Rebellion celebrates 25 years as CEO Kingsley talks gaming nostalgia and VR future | Gaming | Entertainment
The Independent UK studio celebrated its 25th birthday earlier this month, having already developed over 85 games to date.
It’s a company that prides itself on doing things a little differently, and it doesn’t appear that things will be slowing down for one of the UK’s longest-serving independent developers.
There’s already several new gaming projects confirmed at the Oxford-based studio, with a mix of old and new titles the main focus.
Co-op shooter Strange Brigade looks set to be leading the charge on PS4 and Xbox One, although other franchises – such as Evil Genius – will also provide continued nostalgia opportunities for gamers.
Some of their most recent dives into the back catalogues includes Rogue Trooper Redux, while others have been given the Virtual Reality treatment.
Battlezone VR was launched in 2016, fusing the rise of remakes and remasters, with the emerging tech of VR headsets.
So it seemed the perfect time to ask Rebellion CEO Jason Kingsley about the challenges facing developers today, how old games are still shaping the future and what exciting new hardware could propel the industry forward.
What are the biggest challenges for companies now?
Jason: The biggest challenge is always to actually make a good game and get it finished. Getting a game finished is often something that’s underestimated in terms of difficulty. Access to market is relatively straightforward now but discovery – getting people to hear about your great game – is hugely important. So I’d say first of all it’s to get the game finished, and then to get people to know about it.
Are there any new technologies you’re excited about?
Jason: I think VR’s exciting because it’s an untapped frontier. We’ve done a VR game and we’ll do more VR games. The great thing about that is the unexplored territory. There are lots of exciting things there. We’re not going to abandon non-VR games, obviously. That’s very important to us and I think there’s space for all kinds of games. Just as when the television was invented, there was and still is space for radio. One thing won’t replace the other; it’ll act as an additive. VR can do something different.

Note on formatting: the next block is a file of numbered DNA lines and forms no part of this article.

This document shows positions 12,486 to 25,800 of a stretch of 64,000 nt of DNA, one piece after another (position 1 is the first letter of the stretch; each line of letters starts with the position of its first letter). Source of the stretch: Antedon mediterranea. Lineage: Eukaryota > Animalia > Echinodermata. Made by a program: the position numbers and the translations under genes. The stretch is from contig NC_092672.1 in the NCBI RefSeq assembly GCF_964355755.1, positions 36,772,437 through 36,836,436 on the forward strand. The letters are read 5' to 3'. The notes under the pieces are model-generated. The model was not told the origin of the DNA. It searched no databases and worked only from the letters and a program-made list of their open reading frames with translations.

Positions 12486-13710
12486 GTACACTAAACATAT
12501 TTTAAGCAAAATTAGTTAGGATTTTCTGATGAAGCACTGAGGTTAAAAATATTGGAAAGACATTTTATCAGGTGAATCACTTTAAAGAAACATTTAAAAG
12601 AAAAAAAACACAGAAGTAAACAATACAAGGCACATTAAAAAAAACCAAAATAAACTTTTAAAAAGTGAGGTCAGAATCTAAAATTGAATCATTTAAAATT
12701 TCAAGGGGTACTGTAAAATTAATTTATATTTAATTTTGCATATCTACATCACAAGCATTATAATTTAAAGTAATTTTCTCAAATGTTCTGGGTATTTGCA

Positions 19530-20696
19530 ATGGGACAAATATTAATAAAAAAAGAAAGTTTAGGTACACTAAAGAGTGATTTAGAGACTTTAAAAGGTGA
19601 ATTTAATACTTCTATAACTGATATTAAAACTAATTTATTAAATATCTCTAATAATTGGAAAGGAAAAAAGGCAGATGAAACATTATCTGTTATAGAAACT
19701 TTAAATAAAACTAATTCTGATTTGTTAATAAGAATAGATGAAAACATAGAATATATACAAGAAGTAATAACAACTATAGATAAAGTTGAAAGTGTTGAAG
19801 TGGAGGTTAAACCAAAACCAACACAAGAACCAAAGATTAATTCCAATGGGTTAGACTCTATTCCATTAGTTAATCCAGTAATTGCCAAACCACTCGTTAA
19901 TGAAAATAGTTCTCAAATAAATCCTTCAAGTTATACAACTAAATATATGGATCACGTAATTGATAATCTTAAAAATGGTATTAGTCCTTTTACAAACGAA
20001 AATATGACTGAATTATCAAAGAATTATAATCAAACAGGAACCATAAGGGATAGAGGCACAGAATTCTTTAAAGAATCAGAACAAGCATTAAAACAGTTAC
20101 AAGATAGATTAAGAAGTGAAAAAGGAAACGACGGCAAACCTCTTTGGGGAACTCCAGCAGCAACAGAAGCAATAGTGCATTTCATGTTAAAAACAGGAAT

What role do you think nostalgia plays in game design now, and why do you think remake projects are so popular on the new consoles?
Jason: I think that’s because games design doesn’t age but maybe graphics and user interface do. Take our own recent remaster, Rogue Trooper. The gameplay is rock solid and fantastic, but the graphics need to be updated for today’s consumer. There’s a lot to be said for that kind of repackaging and putting excellent gameplay into a shiny new box.
Are there any other old Rebellion projects you would like to see return?
Jason: Well, we’ve got a lot of properties and as we’ve said previously, a lot of great older games, and we’d like to remaster some of them for sure. We’ve just announced our upcoming remaster of Battlezone 2 which we’re calling Battlezone Combat Commander. That’s coming to PC next year. And there may well be other things on the way, but for now I can’t say any more than that.
What’s been your favourite Rebellion project so far?
Jason: Do you know what? Every single project I work on is a favourite at some stage or another. Just the very act of getting a project finished and out there and having people play it is a fantastic thing to do. I don’t think I have a single favourite – I think every single one of them, even the ones that didn’t quite work out the way we wanted them to, are among my favourites.
What was it like when you first started making games?
I think I was probably about six years old and I made some variant rules on the game of Monopoly. I created what was called ‘Nuclear Monopoly’ – not only could you buy houses and hotels and all that kind of stuff but you could also buy nuclear missiles. You could buy one-dice, two-dice or three-dice strong nuclear missiles and you could shoot them at other people. You’d roll three dice or whatever and you’d possibly blow up what was on a square and reduce it back down to zero. So if somebody had a hotel there you could nuke them and take it away.
Now at the age of six – possibly eight – I didn’t realize quite how dark that was! It was a variation on the game to make Monopoly go for even longer – and cause even more upset about money!